Stay Safe and Perform Better – ACL Prevention Program

ACL

A couple weeks ago, I got the chance to dust off my golf clubs and go to the driving range. I hit 100 golf balls with four different clubs, and all of them went the same distance. I know that isn’t how it’s supposed to work, but hey, I never said I was good at golf. I just have the dream of hitting a hole in one, so I looked up the odds and it is about a one in 3,500 chance. Given that I can’t hit the ball like a pro, or even a good amateur, my dream will probably never happen, but I’m always going to prepare for the day by striking the ball whenever I get a chance.

From an odds standpoint, one in 3,500 is about .02 percent, which is a long shot, but accounts for approximately 100,000 people this year in the United States. These odds are the same as the possibility of tearing your anterior cruciate ligament (ACL). For the same reasons I go out year after year and practice hoping for a par, I’d encourage you to make a small effort to work on lowering your chances of tearing an ACL with an ACL prevention program.

ACL prevention programs have been created and mixed into teams warm-ups, cool downs and off-season lift programs and have been shown to be helpful. Research shows 75 to 85 percent less ACL injuries happen when athletes are on an ACL program. Programs are usually three-times per week and take about 30 to 45 minutes to perform or, in my experience, about 15 to 20 minutes of additional work onto the normal warm-up and cool down of a team sport. It’s no guarantee that you won’t tear your ACL, but if you can practice for your sport to get better, why not make a small investment in making sure you can potentially avoid a nine- to 12-month rehabilitation process, too?

A simple ACL program looks something like this:

  • Warm-up
  • Jogging – Two minutes forward, two minutes backward and two minutes of side shuffling
  • Stretching – Thirty seconds on each of these muscle groups:
    • Calf
    • Quad
    • Hamstring
    • Groin
    • Glute
    • Hip flexor

This should look similar to a basic high school gym class warm-up.

Agility Drills – During agility drills, look to maintain your balance. Have your knee stay behind your toes and do not allow your knee to sway toward the opposite side of your body.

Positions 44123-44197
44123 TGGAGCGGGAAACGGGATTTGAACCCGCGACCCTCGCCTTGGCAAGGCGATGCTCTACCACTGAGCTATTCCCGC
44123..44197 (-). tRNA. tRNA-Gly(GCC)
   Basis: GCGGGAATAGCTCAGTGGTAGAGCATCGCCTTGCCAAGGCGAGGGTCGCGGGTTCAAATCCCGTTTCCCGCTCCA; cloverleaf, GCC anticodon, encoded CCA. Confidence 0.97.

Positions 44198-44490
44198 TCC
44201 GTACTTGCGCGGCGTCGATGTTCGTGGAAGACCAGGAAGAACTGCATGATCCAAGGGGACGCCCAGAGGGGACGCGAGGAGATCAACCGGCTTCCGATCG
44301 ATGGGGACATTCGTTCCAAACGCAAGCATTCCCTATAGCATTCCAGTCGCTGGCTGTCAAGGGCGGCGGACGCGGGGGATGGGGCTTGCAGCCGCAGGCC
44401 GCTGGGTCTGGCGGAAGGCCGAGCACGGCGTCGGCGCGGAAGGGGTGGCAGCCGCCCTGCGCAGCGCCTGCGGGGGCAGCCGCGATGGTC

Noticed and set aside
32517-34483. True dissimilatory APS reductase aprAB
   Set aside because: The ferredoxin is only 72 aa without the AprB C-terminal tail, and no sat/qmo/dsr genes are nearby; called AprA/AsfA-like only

• Bend over and touch a ball on the ground in front of you 10 times.
  • Balance on one leg in a mini squat for 60 to 90 seconds while dribbling a basketball, playing catch or trying to kicking a soccer ball.

At this point, we added approximately five minutes to your warm-up, and you should be ready to perform your normal practice, pick-up game or workout.

Strength Portion – After your workout, perform strength exercises that reinforce proper mechanics of jumping and landing and help you control your body while you’re tired. Most injuries happen to people when they are tired or near the end of a game because they lose focus on controlling their body.

During this strength portion, you should be looking to stay focused, keep your knees from going toward each other during the landing and land softly and on the balls of your feet.

  • Squat jumps with two second hold at the landing 10 times
  • Tuck jumps 20 times
  • Lateral jumps 10 times each side
  • Lunge 10 times each side
  • Plank two times for 30 seconds front and each side

Cool Down – Perform your normal cool down or a nice foam rolling session.

An ACL prevention program doesn’t guarantee you won’t tear your ACL any more than me hitting the driving range three times per week to help fix my golf swing will guarantee me a hole in one, but it doesn’t mean I’m not going to go out and try. I encourage you to take a few extra minutes to help prevent an ACL injury, and I hope your extra work is fruitful to your sports performance and ACL injury prevention.

By: Bryce Vorters, M.S., ATC, LAT. Bryce is the head athletic trainer with NovaCare Rehabilitation 

Ice Hockey Injury Awareness and Prevention

By Brian Rog and Katie Christopherson, ATC for ATI Physical Therapy

Ice Hockey Injury Awareness and Prevention from ATI Physical Therapy

Behind any sport’s glory lies a complex algorithm so delicate that even the slightest miscalculation in training or performance can cut a practice, game or season short. High-intensity, year-long sports like ice hockey, adhere to a very complex set of rules due to the on-ice demands and endless fitness requisites. In keeping up with these standards, as a player, coach or parent, it’s important to be educated on gear safety, strength & conditioning, skating technique and return to play rehab protocols.